ASFEE 6 in Paris

Authors > Bousselmi Wael

Tuesday 16
Finance and Entrepreneurship

› 15:50 - 16:15 (25min)
› 253
How do Markets React to (Un)expected Fundamental Shocks? An Experimental Analysis
Wael Bousselmi  1@  , Patrick Sentis  1, *@  , Marc Willinger  2, *@  
1 : MRM, University Montpellier 1/ Group Sup de Co Montpellier Business School
Group Sup de Co, University Montpellier 1, MRM
Site Richter-Bât. B-Rue Vendémiaire-CS 19519-34960 Montpellier-Cedex 2. -  France
2 : Laboratoire Montpelliérain d'Économie Théorique et Appliquée  (LAMETA)  -  Website
Centre international de hautes études agronomiques méditerranéennes [CIHEAM], Institut national de la recherche agronomique (INRA) : UR1135, CNRS : UMR5474, Université Montpellier I
34960 Montpellier cedex 2 -  France
* : Corresponding author

ABSTRACT

We perform a market experiment to investigate how prices react to the new information. Specifically, we study experimentally the impact of expected/unexpected fundamental value shocks in an asset market. Subjects were involved in two consecutive experimental markets, market 1 and market 2, with a constant fundamental value as in Noussair et al. (2001). Market 2 is similar to the one studied by Weber and Welfens (2007) in which the fundamental value is stochastic.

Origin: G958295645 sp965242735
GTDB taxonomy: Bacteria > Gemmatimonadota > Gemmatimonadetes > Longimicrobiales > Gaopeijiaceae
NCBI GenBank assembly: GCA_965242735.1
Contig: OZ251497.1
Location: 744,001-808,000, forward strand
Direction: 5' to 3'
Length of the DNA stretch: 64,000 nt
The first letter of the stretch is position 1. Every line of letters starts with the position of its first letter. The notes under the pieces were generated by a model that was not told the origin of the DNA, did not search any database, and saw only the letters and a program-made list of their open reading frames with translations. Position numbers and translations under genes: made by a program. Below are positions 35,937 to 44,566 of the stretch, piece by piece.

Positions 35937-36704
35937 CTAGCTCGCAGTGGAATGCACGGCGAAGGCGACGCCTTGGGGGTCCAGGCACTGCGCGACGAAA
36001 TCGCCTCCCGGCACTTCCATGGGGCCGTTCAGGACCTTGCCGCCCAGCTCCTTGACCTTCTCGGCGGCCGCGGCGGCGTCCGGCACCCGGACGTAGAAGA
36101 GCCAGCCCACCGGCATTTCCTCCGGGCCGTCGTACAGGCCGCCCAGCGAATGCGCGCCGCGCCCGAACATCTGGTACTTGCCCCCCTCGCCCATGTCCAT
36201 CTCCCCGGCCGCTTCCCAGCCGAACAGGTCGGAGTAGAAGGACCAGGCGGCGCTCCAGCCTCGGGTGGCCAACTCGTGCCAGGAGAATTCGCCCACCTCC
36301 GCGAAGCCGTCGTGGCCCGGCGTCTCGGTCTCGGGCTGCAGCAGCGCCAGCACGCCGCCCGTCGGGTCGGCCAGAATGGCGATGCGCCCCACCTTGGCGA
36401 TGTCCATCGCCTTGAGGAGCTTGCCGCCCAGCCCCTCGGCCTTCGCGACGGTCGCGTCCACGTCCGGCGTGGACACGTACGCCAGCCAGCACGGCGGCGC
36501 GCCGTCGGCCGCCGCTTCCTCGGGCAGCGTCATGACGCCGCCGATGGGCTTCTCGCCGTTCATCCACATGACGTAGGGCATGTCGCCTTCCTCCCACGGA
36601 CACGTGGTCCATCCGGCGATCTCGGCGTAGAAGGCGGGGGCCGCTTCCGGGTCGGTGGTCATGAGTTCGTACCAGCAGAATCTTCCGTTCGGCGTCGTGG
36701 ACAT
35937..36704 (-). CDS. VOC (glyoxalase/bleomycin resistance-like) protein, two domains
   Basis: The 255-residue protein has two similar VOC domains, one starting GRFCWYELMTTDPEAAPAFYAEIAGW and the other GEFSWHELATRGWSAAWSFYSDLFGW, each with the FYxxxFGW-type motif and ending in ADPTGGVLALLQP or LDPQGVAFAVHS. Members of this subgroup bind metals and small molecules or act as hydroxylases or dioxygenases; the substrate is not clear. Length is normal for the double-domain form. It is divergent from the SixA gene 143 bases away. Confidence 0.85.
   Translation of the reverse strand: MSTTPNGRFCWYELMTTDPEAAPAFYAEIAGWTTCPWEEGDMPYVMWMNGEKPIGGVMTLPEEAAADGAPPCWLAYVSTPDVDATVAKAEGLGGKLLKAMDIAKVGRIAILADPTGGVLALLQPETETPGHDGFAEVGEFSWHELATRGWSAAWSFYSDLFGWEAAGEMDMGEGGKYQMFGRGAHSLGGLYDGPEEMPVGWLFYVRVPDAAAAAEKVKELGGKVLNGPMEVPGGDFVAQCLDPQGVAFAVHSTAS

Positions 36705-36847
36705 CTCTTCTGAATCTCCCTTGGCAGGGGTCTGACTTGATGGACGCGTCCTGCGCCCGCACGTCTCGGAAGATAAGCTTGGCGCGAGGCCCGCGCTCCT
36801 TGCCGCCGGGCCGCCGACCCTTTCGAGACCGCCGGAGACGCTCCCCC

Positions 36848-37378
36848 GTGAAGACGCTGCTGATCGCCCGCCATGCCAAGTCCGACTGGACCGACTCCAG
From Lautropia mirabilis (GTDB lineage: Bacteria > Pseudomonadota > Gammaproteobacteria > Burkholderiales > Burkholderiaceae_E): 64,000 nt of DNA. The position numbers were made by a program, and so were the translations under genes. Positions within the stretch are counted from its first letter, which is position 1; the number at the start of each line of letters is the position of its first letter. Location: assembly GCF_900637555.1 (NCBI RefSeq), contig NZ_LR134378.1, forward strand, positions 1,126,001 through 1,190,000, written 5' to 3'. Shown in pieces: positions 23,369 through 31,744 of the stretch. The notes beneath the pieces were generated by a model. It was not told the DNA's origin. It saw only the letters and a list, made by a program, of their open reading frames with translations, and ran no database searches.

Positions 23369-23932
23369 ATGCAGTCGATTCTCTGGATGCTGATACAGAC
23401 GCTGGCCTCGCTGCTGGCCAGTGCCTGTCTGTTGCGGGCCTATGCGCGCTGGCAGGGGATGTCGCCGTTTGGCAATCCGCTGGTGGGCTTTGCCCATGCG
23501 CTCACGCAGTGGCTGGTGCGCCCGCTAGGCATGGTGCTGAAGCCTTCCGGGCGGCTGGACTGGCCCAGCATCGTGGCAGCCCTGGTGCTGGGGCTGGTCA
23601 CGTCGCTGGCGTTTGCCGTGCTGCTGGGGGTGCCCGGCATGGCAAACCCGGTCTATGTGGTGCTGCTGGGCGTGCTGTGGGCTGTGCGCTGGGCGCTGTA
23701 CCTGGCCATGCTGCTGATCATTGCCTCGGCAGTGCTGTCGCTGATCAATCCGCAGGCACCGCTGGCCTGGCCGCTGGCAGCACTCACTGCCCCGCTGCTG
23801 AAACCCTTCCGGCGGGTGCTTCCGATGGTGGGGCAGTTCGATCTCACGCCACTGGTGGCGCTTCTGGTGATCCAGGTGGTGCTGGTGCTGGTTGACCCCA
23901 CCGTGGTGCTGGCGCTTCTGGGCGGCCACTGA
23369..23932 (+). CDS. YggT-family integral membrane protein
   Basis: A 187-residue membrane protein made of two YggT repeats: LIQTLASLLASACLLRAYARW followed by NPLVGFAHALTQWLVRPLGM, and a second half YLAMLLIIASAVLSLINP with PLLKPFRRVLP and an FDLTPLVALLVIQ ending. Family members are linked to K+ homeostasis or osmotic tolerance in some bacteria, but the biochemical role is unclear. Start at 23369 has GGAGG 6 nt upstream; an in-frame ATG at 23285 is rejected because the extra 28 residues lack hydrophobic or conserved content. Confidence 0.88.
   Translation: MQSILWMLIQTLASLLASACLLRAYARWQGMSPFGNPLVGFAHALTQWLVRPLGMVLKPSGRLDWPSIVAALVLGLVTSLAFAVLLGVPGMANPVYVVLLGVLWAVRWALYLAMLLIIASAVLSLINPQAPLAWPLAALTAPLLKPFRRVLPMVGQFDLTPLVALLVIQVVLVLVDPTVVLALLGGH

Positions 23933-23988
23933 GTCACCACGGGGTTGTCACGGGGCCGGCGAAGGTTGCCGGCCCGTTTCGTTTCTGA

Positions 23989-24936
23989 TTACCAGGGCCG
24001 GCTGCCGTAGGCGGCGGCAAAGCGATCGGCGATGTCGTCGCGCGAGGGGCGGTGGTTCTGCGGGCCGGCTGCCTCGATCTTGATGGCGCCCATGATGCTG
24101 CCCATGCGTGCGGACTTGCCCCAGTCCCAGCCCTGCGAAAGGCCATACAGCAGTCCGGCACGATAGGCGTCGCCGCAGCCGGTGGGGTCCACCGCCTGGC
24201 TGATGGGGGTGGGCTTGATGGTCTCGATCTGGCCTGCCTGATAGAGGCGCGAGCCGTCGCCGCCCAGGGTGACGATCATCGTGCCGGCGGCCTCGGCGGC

The experiment consisted of two treatments (T1 and T2). Market 1 was identical in both treatments.

 

T1: Expected fundamental shock: at the beginning of market 2, subjects are aware of the fundamental value process. They are also informed that a random shock will arise in period 8. The shock can be upward or downward. They discover the direction of the shock at the end of period 8.

T2: Unexpected fundamental shock: at the beginning of market 2, subjects are aware of the fundamental value process. They are not informed that a random shock will arise in period 8. At the end of period 8 a message read aloud by the experimenter announced that a new redemption value was set. 

Up to now we conducted mainly T1 sessions (eight independent groups of nine subjects) and two sessions for T2 (four independent groups of nine subjects, more sessions will be organized in the coming weeks). For T1 we implemented a positive shock in four groups and a negative shock in the remaining four. For T2 we implemented a positive shock in two groups and a negative shock in the remaining two.

 

We observe under-reaction to expected fundamental shocks in three groups out of eight, over-reaction in four groups out of eight and no reaction in one group. Following a positive shock in T1, prices over-react in three groups out of four and under-react in one group. Following a negative shock in T1, prices under-react in two groups of four and over-react in one group. There is no obvious reaction in the remaining group. In addition, we observe under-reaction to unexpected fundamental shocks in two groups out of four and over-reaction in other two groups. Following a positive shock in T2, prices over-react in the two groups. Following a negative shock in T2, prices under-react in the two groups. Price bubbles (median and/or mean price above the fundamental value) are frequently observed, but are of limited magnitude.

 



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